Boasting of a False Gift
1. This proverb does not contain any commands or exhortations.
2. Rather, it makes a statement which serves as a warning.
3. The statement is that there are people in the world who are just like the one described in this proverb.
4. The implied exhortations are:
a. Beware of such people; don’t be duped.
b. Don’t be like this person.
What the Boaster Does
1. The proverb warns of a man who boasts of a false gift.
2. A false gift:
a. False: A lie; deceit; misleading; fraud.
b. The term is used in Jer. 23:32 – used of false prophets proclaiming “false” dreams… which in fact, were deceitful lies.
c. These prophets said that they received a dream from God with a special message from God, but they were lying. They were purposely trying to deceive the people into believing a lie.
d. They promised dreams of wonderful things… peace and prosperity that never materialized.
3. Thus, a false gift is the promise of a gift that is misleading, deceptive, or an outright lie.
a. A warning against “false gifts” is timeless. It is appropriate for every human being in every age bracket and in every generation.
b. Since the fall of Adam, there have always been scam artists out there… seeking to deceive others with a false gift.
c. The tactics and methods used may change, but essentially the scam is the same.
d. There have always been dishonest people who make wonderful promises and claims that they have no intention of keeping.
e. The promise of their “gift” is false, deceptive, misleading… an outright lie.
4. The BOAST (halal)
a. The word “boast” has a couple of meanings:
• Its first and most common meaning is to shine; to radiate; to praise; to extol the greatness of a person. It very often means to extol the greatness of God.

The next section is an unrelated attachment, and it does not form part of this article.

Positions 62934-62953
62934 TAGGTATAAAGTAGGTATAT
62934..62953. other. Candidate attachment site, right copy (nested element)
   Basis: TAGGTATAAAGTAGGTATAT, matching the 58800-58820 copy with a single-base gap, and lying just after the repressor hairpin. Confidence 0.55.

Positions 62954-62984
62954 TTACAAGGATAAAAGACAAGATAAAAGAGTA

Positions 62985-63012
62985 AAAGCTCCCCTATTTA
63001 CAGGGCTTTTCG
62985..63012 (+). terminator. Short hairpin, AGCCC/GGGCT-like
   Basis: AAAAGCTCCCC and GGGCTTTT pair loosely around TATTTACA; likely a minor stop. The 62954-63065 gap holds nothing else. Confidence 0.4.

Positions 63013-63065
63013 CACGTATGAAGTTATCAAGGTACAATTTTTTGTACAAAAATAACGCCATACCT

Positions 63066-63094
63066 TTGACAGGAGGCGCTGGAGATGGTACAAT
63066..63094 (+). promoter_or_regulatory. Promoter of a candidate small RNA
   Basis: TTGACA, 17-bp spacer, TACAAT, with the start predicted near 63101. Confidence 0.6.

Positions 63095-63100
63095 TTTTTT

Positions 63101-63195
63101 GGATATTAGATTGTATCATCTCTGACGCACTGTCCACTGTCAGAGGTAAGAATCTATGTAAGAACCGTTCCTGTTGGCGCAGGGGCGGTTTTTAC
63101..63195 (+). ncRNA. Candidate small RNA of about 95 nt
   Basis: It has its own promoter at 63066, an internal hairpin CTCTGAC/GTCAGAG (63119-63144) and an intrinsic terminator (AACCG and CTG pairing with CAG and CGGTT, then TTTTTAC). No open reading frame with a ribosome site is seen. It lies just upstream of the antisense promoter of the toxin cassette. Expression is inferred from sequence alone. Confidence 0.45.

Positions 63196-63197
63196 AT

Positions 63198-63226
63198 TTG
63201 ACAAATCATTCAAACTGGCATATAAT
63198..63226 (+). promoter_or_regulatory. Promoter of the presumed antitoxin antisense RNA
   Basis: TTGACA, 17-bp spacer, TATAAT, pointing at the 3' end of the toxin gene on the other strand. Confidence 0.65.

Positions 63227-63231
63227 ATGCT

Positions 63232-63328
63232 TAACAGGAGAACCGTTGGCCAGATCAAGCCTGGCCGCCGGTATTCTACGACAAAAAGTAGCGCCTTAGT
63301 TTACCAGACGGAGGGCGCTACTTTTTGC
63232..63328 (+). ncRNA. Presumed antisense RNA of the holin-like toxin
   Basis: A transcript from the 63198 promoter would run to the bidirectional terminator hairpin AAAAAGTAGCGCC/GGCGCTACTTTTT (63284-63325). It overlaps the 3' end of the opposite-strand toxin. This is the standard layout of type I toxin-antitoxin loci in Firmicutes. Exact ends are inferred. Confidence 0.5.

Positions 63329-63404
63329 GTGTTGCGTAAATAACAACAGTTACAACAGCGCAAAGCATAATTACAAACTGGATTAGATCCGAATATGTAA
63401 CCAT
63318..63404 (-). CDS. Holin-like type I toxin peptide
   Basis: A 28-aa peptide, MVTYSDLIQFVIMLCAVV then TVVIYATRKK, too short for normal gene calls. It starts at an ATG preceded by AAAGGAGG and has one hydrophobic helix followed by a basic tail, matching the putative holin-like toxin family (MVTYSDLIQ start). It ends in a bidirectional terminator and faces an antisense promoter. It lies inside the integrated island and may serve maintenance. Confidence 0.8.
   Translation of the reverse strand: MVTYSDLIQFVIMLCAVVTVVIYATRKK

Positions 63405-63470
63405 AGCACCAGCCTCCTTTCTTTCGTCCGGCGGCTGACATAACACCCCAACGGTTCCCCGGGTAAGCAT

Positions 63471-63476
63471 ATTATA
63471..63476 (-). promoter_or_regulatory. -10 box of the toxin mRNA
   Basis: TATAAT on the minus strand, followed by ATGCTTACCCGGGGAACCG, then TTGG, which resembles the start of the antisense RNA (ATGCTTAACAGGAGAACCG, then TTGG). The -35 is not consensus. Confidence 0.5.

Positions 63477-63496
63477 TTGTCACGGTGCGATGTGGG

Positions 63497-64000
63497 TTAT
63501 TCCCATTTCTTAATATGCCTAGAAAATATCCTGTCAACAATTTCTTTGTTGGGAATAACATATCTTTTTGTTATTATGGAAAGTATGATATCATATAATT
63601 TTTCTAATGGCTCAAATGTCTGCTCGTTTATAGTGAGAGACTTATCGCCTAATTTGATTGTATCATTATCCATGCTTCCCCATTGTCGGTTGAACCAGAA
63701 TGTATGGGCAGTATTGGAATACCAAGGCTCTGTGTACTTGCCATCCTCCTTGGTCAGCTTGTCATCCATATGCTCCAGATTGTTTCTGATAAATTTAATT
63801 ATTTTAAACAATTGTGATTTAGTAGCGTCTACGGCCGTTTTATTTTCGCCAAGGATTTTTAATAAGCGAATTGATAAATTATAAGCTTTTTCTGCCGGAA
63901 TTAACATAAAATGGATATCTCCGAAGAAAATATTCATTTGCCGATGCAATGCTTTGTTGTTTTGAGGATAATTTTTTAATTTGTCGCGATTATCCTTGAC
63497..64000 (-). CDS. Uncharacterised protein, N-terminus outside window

• The term can mean to extol the greatness of someone else… OR to extol the greatness of something.
• Solomon uses the term in the sense of extolling the greatness of a gift… praising it… making it sound wonderful… making it to “radiate” with glory.
b. Our proverb speaks of a dishonest man who makes a boast about a gift that he knows is deceptive.
• He loudly proclaims how wonderful it is… how valuable it is… and he extols its greatness.
• He is not quiet about it… but openly boasts.
• He attempts to make his gift radiate in the minds of his hearers so that they will become dazzled by it… and desire to have it.
5. This is a warning against the age-old snake oil salesman.
a. The snake oil salesman boasts about his product.
b. He makes wild claims that it can heal ulcers, headaches, sore backs, poison ivy, and any other ailment you might have.
c. He boasts great things about his product… he makes it shine in the minds of his hearers.
d. But his claims are false. It is a false gift.
e. The effect of his wild claims and boastings is that he gets the hopes up of all who hear… of those who may be suffering from ulcers, a sore back, etc.
f. They want so badly to believe, that they spend large amounts of money to buy his snake oil… in hopes of curing what ails them.
g. But in the end, they are always disappointed and discouraged… and maybe a little embarrassed that they were gullible enough to believe the snake oil salesman.
6. Snake oil has earned a bad reputation over the years. It has lost its luster and shine. But the snake oil salesman is still alive and well.
a. He has simply developed a new line of products for his modern customers.
b. Today he uses the internet. There you can boast of a false gift to thousands of people all at once!
c. He sends out emails to his potential customers with a claim that is sure to radiate in their gullible little minds: a wealthy widow in Qatar is dying of cancer and is hoping that you would be willing to manage her six million dollar estate.
d. A wealthy businessman temporarily living outside of Boston was looking for a nanny to take care of his daughter for the summer for $4000.00. He sent the Bank of Virginia check to our house, told Shannon to cash it, and to return $400.00 of it… since she wasn’t going to be a “live in” nanny.
e. Scam artists have multiplied and improved their trade over the years. They are more deceptive than ever.
7. But the false gift is not only boasted by salesman.
a. We have the “gospel of health and wealth” folks today making grandiose promises to gullible Christians.
• Send in $100 and God will multiply your gift 10 fold!